There was heartbreak and horror in Duxbury and elsewhere in Massachusetts Wednesday as people struggled to process the deaths of two local children, allegedly at the hands of their mother.
Members of the Clancy family were in disbelief less than 24 hours after Lindsay Clancy allegedly strangled her two older children; her youngest child also remained in a hospital for treatment.
The Plymouth County District Attorney's Office announced Wednesday night that an arrest warrant had been issued for Clancy, who is being charged with two counts of homicide, three counts of strangulation and three counts of assault and battery with a deadly weapon. She is in police custody in a Boston hospital.
Prosecutors didn't speculate on what they suspected may have motivated the killings. But the kids' great-grandmother, Rita Musgrove, said she talked with their mother at the home about a week ago and nothing seemed amiss.
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"It's a pretty shocking thing, and it is heartbreaking," she said as she left flowers at the family's home.
Neither she nor an aunt of the children were yet able to process what happened.
"They were just beautiful, beautiful children. Well cared for — they were just beautiful, that's it. They had a beautiful life," aunt Donna Jesse said.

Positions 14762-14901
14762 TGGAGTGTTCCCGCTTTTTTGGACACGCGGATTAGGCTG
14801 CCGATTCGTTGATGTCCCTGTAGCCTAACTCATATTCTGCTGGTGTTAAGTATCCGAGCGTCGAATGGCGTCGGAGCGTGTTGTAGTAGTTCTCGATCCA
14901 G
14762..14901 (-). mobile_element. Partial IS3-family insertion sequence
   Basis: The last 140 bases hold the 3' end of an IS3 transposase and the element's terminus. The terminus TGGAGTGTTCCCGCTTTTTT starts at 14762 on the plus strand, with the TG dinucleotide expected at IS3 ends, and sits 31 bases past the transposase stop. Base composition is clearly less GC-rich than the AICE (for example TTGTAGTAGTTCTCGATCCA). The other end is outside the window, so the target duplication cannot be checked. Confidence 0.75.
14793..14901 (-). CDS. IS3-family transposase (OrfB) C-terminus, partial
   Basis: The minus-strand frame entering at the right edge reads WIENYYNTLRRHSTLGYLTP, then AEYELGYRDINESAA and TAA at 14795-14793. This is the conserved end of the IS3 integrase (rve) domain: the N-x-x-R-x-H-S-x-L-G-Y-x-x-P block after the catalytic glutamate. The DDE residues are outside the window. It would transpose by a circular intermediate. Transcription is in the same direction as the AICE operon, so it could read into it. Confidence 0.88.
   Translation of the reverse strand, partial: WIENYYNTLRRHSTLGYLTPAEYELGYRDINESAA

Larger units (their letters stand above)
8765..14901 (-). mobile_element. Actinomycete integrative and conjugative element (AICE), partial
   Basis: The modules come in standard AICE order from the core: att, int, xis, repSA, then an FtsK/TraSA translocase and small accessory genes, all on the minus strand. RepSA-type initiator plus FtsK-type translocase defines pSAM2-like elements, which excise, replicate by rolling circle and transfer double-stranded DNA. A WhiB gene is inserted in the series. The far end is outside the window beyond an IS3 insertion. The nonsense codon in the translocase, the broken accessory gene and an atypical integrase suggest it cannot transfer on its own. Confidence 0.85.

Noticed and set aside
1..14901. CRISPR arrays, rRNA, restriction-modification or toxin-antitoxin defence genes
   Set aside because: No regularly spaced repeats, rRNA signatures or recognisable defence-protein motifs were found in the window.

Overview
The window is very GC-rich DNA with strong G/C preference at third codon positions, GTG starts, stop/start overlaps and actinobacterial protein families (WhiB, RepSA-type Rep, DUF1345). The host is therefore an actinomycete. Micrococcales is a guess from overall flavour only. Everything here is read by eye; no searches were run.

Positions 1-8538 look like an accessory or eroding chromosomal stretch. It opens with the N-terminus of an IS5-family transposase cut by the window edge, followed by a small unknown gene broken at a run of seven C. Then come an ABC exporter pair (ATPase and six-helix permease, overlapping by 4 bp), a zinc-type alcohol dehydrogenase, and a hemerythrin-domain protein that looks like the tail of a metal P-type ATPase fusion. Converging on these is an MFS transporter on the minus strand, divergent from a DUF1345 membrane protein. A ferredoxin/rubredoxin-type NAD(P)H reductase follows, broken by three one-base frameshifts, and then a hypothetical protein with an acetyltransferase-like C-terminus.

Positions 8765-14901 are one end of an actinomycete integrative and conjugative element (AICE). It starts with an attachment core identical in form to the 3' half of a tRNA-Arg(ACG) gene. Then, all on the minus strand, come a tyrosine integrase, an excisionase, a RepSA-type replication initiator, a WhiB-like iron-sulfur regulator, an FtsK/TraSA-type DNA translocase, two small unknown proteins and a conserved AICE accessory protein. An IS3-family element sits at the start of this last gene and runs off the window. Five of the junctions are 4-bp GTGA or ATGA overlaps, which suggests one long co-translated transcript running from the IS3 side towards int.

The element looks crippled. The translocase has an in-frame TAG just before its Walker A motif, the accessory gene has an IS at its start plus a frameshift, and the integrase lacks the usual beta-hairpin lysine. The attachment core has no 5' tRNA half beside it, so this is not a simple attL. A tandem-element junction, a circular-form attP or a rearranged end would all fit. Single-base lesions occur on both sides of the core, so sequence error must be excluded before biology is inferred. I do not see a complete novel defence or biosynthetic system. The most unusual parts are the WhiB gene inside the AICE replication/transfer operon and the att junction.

It's unknown what led up to this terrible outcome, but there can be common themes in tragedies like these.
"We do often see mental health challenges, perhaps depression, but could also be psychosis, and some sort of losing touch with reality," said Professor Abbie Goldberg, who teaches a class in True Crime at Clark University and is also an expert in families.
She says a parent may believe they're saving their children from something catastrophic.
"Certainly a sense of desperation, often a feeling of being unable to control one's circumstances, and perhaps the sense that you want to spare your children from something," said Goldberg.
Town Manager René Read was emotional as he spoke about the tragedy at a news conference Wednesday, saying of first responders at the scene, "When they tell me it's the worst I've ever seen, it's going to have an impact."
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He and other town officials noted that there's been an outpouring of support from near and far. He urged anyone who wants to help not to donate cash but to call the police and fire departments to arrange food drop-offs.
"The town of Duxbury is tremendously grateful for the support," Read said.
Pilgrim Church opened its doors on Wednesday to give people a place to gather and process what happened.
"When children are involved, especially, there is a special numbness that comes with that. That word has come up a lot today," Rev. Bill Ferguson said.
Duxbury Public Schools released a statement that began, "The recent tragedy in our community is heartbreaking." It offered resources for students, staff and families who are affected by what happened, including a mental health care and substance abuse coordination service provided by the district.